At the same time, concerns regarding ethics and privacy are identified as nudge is applied at the individual (the social investment target) rather than the population level. The use of data and personal information to drive the nudge process needs to be managed in such a way that individual rights are protected. This requirement has to be reconciled against the broader interests of society in achieving outcomes that are affordable.
Insight gained from digital data will generate innovation in social program development, implementation, and evaluation. Data itself will not remove the need for detailed program design and expertise in rolling out social programs. While most of us know the one-size-fits-all approach doesn’t work, it is been the standard administrative approach as it easier to design, implement, and manage.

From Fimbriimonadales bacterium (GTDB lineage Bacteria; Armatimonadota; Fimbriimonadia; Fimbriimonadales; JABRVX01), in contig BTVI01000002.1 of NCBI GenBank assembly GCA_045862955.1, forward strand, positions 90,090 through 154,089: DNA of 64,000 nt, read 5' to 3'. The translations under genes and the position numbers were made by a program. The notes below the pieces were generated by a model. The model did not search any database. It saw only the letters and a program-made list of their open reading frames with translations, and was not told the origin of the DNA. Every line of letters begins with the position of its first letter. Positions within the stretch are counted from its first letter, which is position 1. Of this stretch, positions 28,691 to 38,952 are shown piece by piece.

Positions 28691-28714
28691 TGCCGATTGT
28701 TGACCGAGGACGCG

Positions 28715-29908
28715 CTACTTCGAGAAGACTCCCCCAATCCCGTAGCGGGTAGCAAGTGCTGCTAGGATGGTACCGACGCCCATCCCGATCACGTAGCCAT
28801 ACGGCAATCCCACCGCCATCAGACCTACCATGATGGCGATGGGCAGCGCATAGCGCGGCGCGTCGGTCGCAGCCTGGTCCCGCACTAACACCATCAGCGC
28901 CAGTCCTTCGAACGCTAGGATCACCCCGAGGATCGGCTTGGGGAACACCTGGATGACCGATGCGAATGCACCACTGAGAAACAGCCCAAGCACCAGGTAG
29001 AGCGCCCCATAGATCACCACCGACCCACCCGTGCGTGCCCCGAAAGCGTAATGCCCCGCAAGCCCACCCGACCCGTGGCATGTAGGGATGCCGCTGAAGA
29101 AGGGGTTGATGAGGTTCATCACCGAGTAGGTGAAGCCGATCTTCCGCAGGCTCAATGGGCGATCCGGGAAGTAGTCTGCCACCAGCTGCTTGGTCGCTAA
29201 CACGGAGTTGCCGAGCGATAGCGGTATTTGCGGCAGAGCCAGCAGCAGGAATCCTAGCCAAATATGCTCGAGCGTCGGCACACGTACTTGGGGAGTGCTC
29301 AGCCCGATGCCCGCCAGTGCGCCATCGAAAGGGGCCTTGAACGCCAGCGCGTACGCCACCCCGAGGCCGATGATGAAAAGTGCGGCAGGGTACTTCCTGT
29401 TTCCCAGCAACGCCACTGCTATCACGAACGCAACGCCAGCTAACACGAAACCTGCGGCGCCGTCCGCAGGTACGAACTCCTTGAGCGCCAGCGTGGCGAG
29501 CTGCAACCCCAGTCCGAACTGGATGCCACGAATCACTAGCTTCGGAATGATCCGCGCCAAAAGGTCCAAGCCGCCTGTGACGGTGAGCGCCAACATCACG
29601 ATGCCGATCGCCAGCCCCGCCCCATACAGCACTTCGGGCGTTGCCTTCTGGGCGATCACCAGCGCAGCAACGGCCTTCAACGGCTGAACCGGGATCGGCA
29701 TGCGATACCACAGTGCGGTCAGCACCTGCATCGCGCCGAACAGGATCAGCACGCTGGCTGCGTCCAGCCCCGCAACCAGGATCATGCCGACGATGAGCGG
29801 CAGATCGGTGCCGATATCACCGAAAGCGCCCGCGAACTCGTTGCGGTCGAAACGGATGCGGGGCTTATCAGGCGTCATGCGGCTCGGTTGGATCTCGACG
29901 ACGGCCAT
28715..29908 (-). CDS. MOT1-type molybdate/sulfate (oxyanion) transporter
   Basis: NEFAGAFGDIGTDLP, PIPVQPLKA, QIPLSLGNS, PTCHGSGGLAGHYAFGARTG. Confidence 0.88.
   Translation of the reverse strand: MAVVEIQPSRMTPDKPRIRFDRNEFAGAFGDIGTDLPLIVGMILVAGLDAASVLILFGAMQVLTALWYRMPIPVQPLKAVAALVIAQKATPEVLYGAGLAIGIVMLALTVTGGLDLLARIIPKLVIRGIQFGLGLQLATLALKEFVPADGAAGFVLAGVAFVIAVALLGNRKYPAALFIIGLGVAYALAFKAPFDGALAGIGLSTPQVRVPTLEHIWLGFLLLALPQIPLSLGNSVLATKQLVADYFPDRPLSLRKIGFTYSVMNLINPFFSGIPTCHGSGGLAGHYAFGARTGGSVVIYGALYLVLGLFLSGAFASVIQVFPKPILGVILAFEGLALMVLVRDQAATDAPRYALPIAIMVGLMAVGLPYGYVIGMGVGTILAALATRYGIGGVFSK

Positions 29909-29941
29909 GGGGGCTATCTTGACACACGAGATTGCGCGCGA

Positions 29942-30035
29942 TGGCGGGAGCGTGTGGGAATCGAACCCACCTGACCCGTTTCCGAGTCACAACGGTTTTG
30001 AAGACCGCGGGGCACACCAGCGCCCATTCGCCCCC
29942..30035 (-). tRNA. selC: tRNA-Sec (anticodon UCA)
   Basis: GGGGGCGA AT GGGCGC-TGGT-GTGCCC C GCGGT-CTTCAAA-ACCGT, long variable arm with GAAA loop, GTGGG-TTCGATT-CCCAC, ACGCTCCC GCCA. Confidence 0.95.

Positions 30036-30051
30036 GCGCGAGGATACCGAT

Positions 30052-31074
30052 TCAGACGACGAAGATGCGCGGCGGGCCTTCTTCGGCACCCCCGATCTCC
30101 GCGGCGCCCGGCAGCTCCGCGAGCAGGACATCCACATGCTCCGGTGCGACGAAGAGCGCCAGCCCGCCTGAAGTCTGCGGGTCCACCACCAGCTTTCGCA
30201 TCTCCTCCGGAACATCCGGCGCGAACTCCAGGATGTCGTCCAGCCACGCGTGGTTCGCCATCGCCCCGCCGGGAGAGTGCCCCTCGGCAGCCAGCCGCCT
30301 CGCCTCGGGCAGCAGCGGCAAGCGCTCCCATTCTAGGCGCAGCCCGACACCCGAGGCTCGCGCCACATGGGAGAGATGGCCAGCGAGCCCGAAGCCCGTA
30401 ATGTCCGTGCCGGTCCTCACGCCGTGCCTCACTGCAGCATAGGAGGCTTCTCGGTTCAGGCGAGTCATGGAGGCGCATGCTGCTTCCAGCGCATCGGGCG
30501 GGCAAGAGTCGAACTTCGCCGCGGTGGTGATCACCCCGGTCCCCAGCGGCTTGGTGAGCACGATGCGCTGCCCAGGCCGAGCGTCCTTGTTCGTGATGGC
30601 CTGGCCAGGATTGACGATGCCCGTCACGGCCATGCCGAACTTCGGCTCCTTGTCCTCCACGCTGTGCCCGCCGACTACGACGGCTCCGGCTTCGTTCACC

Technology and digital data now give us the tools to tailor positive interventions to an individual level, such as a digital nudge in real time. These interventions will be based on the evidence supporting the highest probability of success. Success is defined in terms of a social outcome that benefits the person. The digital nudge is not a compliance tool or simply a way to reduce outlays. Reducing outlays is a function of outcome achievement.
Stay tuned for when our paper, “The Digital Nudge in Social Security Administration,” is published. It will make a small but important contribution to addressing the “devil in the detail” that sits beneath the Ministerial statements on a social investment approach to welfare reform.
* Bismarck – German Chancellor Otto von Bismarck, widely regarded as the architect of modern social security through the introduction of the sickness insurance law in 1883 and the accident insurance law in 1884.Comments